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Correct. Overdriving a simple waveform such as a sine or triangle will result in distortion, but in a simple waveform this actually translates into adding harmonics...which is the same thing a waveshaper circuit is specifically designed to do via wavefolding, rectification, clipping, or basic ol' nonlinear distortion. With a more complex sound like drums, where there's not a specific pitch as such, this can result in a heavier, more 'crunchy' sound. Quite a few producers that I knew back in the days of the rave scene would use input preamp overload on their TR-909 kick signal to push that sound into the range of the fuzzy, semi-pitched BOOM that would make the dancefloor go crazy. In fact, if you listen to a lot of Aphex Twin's earlier work up to around the time he released "On", he employs a host of "bad/wrong" production and engineering techniques that wind up making a "right" in that it defined that crazed, ultra-hard acid sound he championed, most notably on his "Dice Man" and "JOYREX" releases.
-- Lugia

You are the wikipedia of sound great Ligia you open my mind!

-- Lucapiombo92

Lugia*


Correct. Overdriving a simple waveform such as a sine or triangle will result in distortion, but in a simple waveform this actually translates into adding harmonics...which is the same thing a waveshaper circuit is specifically designed to do via wavefolding, rectification, clipping, or basic ol' nonlinear distortion. With a more complex sound like drums, where there's not a specific pitch as such, this can result in a heavier, more 'crunchy' sound. Quite a few producers that I knew back in the days of the rave scene would use input preamp overload on their TR-909 kick signal to push that sound into the range of the fuzzy, semi-pitched BOOM that would make the dancefloor go crazy. In fact, if you listen to a lot of Aphex Twin's earlier work up to around the time he released "On", he employs a host of "bad/wrong" production and engineering techniques that wind up making a "right" in that it defined that crazed, ultra-hard acid sound he championed, most notably on his "Dice Man" and "JOYREX" releases.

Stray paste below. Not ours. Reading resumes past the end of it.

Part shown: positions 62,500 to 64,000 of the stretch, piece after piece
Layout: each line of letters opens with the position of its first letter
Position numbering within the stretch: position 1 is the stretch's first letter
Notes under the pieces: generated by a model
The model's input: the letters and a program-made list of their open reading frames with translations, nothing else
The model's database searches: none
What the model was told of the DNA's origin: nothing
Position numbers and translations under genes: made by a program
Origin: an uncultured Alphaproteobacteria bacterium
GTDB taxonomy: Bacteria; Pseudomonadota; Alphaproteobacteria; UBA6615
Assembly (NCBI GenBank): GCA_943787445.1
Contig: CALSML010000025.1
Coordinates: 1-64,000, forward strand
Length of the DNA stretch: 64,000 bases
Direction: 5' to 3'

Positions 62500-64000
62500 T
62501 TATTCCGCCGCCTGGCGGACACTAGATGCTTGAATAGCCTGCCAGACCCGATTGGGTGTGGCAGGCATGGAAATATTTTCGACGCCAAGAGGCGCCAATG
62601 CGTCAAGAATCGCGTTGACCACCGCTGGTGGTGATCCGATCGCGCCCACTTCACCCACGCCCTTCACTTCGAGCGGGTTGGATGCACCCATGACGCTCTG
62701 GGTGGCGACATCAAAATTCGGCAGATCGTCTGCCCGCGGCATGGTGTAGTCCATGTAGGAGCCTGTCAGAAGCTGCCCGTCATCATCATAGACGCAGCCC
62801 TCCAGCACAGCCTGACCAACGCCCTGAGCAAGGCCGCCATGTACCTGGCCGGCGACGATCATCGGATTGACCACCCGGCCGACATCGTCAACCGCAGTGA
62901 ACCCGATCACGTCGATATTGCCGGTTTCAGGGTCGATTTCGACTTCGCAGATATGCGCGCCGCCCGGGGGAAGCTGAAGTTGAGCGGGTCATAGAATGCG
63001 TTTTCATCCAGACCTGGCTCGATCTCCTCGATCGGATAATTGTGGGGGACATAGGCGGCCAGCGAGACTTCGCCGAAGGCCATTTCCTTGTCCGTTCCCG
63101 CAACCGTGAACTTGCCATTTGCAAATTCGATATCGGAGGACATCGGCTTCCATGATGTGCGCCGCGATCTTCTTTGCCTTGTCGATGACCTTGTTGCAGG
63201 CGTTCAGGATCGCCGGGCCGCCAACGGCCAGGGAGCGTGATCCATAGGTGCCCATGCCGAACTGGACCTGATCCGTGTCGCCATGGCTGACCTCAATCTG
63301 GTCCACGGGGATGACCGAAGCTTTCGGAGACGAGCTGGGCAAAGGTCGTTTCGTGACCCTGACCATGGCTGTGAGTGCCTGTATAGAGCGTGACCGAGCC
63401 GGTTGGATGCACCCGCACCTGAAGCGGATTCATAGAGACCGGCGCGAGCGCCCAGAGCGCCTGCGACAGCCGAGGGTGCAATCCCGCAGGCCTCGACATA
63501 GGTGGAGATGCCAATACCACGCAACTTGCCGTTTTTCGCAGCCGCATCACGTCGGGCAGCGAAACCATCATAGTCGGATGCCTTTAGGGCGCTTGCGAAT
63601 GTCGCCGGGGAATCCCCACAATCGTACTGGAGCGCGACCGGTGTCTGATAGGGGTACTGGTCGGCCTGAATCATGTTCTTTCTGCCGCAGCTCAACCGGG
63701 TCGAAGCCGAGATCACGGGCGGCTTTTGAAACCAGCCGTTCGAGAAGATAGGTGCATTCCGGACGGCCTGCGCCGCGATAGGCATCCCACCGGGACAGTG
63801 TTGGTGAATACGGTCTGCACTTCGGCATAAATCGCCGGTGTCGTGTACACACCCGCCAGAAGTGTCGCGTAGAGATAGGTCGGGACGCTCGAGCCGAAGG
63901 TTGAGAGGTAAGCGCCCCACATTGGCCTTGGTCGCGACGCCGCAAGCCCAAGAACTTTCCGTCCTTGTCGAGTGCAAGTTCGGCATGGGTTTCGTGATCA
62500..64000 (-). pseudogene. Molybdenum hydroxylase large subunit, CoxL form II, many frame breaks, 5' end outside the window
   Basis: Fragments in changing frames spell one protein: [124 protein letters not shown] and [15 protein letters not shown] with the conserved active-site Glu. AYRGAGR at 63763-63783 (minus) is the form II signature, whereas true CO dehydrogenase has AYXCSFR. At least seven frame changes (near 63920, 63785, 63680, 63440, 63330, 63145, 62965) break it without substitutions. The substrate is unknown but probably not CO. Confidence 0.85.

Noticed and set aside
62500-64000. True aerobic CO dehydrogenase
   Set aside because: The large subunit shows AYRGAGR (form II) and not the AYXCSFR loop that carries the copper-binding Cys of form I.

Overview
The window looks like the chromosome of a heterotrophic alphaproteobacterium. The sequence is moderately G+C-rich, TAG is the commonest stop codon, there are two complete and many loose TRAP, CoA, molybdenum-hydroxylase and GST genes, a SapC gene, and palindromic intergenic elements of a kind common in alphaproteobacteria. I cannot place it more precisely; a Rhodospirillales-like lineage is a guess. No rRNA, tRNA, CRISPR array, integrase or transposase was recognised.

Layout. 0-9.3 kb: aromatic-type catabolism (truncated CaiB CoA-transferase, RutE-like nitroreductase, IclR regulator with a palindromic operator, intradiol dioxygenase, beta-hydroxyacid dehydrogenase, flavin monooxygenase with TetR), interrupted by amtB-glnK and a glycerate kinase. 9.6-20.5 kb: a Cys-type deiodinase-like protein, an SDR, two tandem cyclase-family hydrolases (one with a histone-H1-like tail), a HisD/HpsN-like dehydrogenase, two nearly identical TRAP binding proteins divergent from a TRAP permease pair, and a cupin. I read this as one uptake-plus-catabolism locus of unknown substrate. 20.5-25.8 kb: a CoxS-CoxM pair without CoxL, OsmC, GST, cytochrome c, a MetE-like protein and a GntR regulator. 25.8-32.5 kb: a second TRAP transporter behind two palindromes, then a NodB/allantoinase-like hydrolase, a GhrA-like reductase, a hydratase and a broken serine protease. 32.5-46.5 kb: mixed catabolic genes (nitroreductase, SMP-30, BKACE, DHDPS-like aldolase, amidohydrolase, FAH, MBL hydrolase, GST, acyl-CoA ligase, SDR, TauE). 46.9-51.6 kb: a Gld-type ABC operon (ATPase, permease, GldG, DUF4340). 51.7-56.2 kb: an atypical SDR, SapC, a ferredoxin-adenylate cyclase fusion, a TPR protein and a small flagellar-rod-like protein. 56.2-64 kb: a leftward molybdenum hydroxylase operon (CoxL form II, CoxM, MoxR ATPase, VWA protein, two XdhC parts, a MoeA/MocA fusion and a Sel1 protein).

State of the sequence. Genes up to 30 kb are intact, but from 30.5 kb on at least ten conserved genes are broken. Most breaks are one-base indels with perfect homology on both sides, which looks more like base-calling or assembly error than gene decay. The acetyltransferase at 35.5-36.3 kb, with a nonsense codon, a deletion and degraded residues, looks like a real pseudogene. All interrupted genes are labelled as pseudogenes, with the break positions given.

-- Lugia

You are the wikipedia of sound great Ligia you open my mind!


BTW, don't forget that in some cases, distortion can work in your favor. One of the reasons why the Moog CP3 mixer circuit is so highly-praised is because of what it does 'wrong', not for what it should do. If you were to treat it like a normal mixer...well, it would sort of suck at that, because the CP3 has a lot of interesting nonlinearities that just mess up routine audio, but when applied to the purer waveforms within a synthesizer, they act as something of a waveshaping component at high levels. And that 'bad engineering' is actually key to the Moog modular (and now the Grandmother, which supposedly uses a new variation on that original Moog circuit) sound just as much as their famous transistor-ladder VCF designs. If you applied the same principle to drum sounds, they'd likely get a bit more crunchy and hit a tad harder and edgier from the enharmonic distortion.

So 'totally clean' sometimes isn't the way to go. Best suggestion is to research audio clips or go to a dealership if one is within driving distance and see if 'pristine' or 'crunchy' (and for that matter, what kind of 'crunchy') is what works for you.
-- Lugia

Thanks for the explanation Lugia then in a few words the distortion can actually improve a sound in the analog?


I'm less than six months ahead of you. But have about 25 years in audio engineering. :)
-- Ronin1973

Experience you have accumulated I'd say ;)


I checked the website, there's no documentation that I can find.
http://www.bubblesound-instruments.com/MIX6.html

You may want to contact the manufacturer. There are mixers that are intentionally made with low headroom so that distortion can be used as an effect. I don't think this one does. I'd ask the manufacturer how many volts it can take at unity gain before distortion. In most mixers, you can intentionally overdrive the sound by starting with an already loud signal and making it louder.

I don't think you'd have an issue unless your drums are already slamming the inputs.
-- Ronin1973

Thanks Ronin for the tip I'm new in this fantastic modular world


I wanted to ask something about this interesting 6-channel mixer in 5hp and good price.
Could it be fine for drum modules without distorting the sound? or the sound is mixed with each other?


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